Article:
The voices battled in his head like always, only today they felt louder than usual. They both screamed at him, both intolerable as well as unintelligible. He couldn't hear himself think, let alone what these two battling minds were saying. He tried to ignore them, tried to drown them out, tried everything the he could think of, but they wouldn't leave him in peace.


Then it was time to start the climb. Archie went to the first foothold and started on his way up. He focused on the movements and searching for the holds instead of the turmoil that rioted through his mind. But this wasn't the same as what he'd had gotten used to. Of course, he'd pretty much expected that. This wasn't the gym, and he'd expected a little bit of a learning curve. In fact, he was grateful to the extra work. It gave him something else to focus on, and before he even realized, he was already halfway up the mountain.


He didn't know if it was just him, or if the air really did start to feel clearer. His muscles tired and his body ached, but the higher he went, the clearer his head felt. It seemed like it's been forever since he felt this sane. The rioting in his head seemed to quiet, the gentleness returning again to his mind. Instead of berating him and ripping him in half, it seemed to become more encouraging and kind. And the other half, his fear and doubts, seemed to fade into nothing but a silent whisper on the passing wind.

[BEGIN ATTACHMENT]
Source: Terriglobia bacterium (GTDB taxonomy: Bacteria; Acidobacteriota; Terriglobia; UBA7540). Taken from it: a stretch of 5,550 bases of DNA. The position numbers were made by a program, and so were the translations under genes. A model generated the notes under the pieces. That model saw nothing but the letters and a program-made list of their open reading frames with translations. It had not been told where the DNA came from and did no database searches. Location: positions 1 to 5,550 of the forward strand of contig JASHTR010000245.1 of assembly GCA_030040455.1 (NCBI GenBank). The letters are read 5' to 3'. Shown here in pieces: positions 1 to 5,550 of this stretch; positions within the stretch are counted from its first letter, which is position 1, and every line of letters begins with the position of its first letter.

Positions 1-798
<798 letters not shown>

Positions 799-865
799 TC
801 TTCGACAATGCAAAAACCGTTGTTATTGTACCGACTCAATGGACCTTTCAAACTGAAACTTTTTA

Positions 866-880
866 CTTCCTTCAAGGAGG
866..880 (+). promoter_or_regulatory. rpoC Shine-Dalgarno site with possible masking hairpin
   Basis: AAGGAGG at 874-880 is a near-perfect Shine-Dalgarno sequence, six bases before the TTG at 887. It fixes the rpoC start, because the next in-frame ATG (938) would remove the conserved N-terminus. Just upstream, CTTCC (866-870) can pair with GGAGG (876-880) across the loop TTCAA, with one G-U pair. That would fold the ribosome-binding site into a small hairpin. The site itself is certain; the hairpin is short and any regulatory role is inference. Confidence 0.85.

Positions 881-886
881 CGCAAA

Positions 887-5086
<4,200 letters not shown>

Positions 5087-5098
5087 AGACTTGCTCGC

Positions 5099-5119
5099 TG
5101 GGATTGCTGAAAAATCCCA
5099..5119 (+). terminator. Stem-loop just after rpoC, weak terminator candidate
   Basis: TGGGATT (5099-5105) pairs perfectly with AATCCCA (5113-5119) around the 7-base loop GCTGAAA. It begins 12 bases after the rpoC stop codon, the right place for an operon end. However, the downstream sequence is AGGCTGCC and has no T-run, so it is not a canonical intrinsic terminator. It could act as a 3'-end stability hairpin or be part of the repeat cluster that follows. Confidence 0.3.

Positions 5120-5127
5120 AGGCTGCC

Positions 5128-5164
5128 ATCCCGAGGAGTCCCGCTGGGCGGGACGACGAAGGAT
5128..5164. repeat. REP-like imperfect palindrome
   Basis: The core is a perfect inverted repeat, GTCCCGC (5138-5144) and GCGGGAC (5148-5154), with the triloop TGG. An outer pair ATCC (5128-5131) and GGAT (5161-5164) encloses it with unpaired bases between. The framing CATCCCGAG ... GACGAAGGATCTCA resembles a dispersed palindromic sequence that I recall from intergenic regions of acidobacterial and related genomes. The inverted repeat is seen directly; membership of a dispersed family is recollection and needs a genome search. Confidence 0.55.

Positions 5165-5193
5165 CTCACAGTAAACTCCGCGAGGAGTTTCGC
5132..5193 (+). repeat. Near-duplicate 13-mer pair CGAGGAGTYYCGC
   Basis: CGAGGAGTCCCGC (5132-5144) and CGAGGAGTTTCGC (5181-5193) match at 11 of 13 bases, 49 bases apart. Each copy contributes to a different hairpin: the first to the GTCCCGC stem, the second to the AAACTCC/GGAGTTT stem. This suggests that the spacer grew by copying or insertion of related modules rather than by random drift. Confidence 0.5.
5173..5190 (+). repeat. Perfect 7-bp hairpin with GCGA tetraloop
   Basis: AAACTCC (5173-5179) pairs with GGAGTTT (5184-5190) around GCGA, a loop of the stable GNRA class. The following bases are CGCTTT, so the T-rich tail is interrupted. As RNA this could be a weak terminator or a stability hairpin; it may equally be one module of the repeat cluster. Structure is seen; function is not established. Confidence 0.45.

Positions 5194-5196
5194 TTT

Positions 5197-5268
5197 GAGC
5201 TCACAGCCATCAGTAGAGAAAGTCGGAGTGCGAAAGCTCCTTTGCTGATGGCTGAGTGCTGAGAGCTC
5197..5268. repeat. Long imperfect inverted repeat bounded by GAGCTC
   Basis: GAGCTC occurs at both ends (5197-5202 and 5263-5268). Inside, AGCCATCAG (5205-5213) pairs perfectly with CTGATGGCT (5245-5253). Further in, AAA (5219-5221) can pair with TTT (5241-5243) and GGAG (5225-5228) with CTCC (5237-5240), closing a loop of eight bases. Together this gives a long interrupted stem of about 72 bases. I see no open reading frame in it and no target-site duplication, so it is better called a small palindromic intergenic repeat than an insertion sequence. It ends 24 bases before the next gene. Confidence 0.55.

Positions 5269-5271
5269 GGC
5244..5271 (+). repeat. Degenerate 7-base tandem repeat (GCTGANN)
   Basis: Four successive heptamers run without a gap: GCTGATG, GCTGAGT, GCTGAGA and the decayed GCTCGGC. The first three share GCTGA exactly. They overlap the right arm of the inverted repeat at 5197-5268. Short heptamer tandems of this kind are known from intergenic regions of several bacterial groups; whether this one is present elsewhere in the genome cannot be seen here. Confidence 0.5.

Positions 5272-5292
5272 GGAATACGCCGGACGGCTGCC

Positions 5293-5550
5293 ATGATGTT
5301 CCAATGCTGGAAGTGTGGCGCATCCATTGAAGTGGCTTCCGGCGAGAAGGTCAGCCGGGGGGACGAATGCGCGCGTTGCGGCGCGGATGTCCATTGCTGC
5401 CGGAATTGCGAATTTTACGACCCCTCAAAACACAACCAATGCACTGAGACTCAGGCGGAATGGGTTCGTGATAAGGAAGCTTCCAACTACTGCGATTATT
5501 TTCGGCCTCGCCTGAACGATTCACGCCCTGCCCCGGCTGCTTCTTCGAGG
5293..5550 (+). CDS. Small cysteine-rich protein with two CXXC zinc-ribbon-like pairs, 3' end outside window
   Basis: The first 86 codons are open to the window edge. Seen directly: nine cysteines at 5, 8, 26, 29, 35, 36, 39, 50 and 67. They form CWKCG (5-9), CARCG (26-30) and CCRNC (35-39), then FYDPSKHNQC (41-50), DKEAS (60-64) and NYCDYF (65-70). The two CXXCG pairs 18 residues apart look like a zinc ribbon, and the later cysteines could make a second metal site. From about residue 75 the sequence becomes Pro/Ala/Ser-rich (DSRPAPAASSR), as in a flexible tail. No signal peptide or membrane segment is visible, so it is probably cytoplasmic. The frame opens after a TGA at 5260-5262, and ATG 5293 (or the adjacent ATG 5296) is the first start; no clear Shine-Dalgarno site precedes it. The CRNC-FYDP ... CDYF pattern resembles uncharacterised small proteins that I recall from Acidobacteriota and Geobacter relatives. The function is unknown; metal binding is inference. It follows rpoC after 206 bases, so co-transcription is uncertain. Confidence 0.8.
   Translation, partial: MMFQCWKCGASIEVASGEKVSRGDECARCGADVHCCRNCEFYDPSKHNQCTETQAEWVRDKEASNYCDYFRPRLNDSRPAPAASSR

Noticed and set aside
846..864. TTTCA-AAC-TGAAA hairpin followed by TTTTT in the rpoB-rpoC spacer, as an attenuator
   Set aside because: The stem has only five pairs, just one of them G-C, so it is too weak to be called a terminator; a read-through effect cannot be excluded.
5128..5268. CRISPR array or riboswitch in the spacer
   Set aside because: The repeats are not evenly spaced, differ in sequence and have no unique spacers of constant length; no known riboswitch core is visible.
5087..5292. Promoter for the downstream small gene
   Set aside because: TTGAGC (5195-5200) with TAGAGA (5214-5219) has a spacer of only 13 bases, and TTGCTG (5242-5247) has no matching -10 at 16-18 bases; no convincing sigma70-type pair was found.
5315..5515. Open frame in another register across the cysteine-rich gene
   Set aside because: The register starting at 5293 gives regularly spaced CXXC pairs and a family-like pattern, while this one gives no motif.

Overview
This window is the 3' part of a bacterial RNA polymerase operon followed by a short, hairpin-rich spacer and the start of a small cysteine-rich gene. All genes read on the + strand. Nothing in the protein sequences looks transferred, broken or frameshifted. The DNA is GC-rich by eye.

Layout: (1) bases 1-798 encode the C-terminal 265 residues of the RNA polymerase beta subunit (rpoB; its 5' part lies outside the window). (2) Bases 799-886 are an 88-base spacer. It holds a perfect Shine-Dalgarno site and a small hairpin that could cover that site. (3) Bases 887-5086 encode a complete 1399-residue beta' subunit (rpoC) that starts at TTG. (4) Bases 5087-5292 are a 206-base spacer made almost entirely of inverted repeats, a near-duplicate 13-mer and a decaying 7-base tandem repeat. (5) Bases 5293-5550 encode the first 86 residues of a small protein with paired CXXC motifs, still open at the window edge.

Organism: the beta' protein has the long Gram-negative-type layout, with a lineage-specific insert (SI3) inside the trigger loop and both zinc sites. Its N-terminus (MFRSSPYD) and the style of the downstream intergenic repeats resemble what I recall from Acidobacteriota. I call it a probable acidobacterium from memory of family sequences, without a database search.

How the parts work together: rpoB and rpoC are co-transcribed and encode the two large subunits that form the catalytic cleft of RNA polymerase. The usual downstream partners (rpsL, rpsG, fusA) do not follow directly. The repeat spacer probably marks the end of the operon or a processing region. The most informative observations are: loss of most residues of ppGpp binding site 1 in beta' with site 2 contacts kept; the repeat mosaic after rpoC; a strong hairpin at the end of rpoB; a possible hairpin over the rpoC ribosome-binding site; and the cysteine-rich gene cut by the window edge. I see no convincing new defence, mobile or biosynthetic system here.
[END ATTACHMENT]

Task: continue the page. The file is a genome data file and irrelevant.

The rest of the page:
Then he was at the top, and he could hardly believe it. He'd done it. He'd made it to the top. Slowly, he stood and turned back to see how far he'd come. Quietly, he looked out across the world below him. He watched the light dance over the earth, he saw the shadows stretch and thin, he heard nothing but the sweetly scented wind and the pounding of his own heart and breath, and he was entirely at peace, and one with it all.


That silent whisper of doubt that was so desperately clinging to him, afraid to fade from his mind said to him in an unpleasant and snide voice, 'was it really worth all of the work and pain it took to get here?'


“It was,” Archie answered aloud to himself. “It was worth it all, just to see the view from the top.”


November 15, 2019 07:17